Posted on May 23, 2016 by Seth Jaffe
On Tuesday, the Supreme Judicial Court of Massachusetts (SJC) ruled that MassDEP had violated the Global Warming Solutions Act by failing
"To promulgate regulations that address multiple sources or categories of sources of greenhouse gas emissions, impose a limit on emissions that may be released, limit the aggregate emissions released from each group of regulated sources or categories of sources, set emissions limits for each year, and set limits that decline on an annual basis."
The SJC gets the final word, so I won’t spend much time explaining why the SJC got it wrong, though I will note that to suggest that the legislature’s use of the phrase “desired level” of GHG emissions unambiguously requires MassDEP to establish hard targets was at best overenthusiastic.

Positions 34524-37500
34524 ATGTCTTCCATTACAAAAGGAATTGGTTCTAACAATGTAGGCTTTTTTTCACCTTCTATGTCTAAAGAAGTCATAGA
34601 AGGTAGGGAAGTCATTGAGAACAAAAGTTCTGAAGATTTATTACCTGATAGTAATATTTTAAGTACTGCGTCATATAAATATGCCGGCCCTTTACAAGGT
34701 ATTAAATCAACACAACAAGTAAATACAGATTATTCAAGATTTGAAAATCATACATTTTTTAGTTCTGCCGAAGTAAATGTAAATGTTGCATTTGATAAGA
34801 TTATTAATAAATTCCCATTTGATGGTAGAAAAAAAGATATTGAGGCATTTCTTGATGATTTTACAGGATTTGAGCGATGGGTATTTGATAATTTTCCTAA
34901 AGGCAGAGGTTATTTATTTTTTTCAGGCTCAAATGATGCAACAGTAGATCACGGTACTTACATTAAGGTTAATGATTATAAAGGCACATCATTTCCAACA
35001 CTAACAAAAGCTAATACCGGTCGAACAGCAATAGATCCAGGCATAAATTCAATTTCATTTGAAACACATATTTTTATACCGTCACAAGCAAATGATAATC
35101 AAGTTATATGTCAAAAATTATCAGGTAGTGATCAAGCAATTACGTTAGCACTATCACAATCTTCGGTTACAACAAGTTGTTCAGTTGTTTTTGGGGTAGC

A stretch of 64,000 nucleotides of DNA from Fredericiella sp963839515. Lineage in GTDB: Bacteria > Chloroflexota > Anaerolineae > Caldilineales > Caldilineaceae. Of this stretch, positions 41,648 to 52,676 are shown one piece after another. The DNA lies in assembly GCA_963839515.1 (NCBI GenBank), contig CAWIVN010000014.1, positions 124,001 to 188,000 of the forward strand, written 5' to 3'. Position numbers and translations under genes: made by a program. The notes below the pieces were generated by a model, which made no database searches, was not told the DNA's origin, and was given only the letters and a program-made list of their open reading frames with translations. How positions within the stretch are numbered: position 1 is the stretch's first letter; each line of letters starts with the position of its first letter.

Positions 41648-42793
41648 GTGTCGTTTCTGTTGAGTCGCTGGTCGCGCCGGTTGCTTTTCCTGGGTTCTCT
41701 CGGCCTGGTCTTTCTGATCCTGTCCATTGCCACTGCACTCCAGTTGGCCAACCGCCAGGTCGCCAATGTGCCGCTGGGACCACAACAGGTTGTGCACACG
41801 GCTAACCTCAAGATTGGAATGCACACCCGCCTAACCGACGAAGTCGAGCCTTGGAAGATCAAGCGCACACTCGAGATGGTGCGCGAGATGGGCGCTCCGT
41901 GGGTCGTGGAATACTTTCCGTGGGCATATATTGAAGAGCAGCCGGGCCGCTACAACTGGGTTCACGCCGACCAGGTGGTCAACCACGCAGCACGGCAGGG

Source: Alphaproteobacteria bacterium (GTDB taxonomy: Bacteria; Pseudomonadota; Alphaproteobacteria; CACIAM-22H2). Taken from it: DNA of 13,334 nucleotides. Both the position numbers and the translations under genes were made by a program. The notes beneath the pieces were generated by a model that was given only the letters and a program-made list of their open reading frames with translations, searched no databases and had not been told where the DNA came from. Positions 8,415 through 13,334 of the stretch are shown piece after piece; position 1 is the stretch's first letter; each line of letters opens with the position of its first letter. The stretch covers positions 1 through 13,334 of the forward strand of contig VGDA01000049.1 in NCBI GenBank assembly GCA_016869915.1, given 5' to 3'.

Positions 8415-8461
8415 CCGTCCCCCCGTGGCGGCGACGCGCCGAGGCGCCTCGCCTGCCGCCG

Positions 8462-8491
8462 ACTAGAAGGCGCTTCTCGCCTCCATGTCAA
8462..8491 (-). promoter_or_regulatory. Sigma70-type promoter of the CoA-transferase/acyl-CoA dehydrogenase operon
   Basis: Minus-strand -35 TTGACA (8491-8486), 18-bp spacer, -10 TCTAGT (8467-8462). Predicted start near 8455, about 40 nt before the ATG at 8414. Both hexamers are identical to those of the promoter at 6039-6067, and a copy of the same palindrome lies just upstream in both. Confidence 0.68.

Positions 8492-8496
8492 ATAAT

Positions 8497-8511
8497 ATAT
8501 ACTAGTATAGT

The bigger question at this point is what the decision means. First, it’s clear that MassDEP must establish hard declining emissions limits for more than one, but less than all, categories of GHG emitting sources.
Second, MassDEP must promulgate regulations that limit total emissions – not emission rates.
Third, the regulations must truly control Massachusetts sources. The SJC specifically found that RGGI doesn’t satisfy the GWSA requirement, in part because Massachusetts sources can purchase allowances from out of state facilities.
But where does this leave MassDEP? In a deep hole, for sure. Unless it wants to ditch RGGI, it can’t regulate power generation, because the type of program that the SJC said is required would simply be incompatible with RGGI.
How about mobile sources? They are the largest growing source of GHG emissions. Unfortunately, we come back to the SJC’s injunction that MassDEP must regulate total emissions, not emission rates. You tell me how MassDEP is going to issue regulations setting a cap on mobile source emissions.
The only obvious candidates I see are buildings and industrial sources other than power generation.
I don’t envy MassDEP – and the nature of the task only emphasizes the extent of the SJC’s overreach here – but I said I wouldn’t get into that.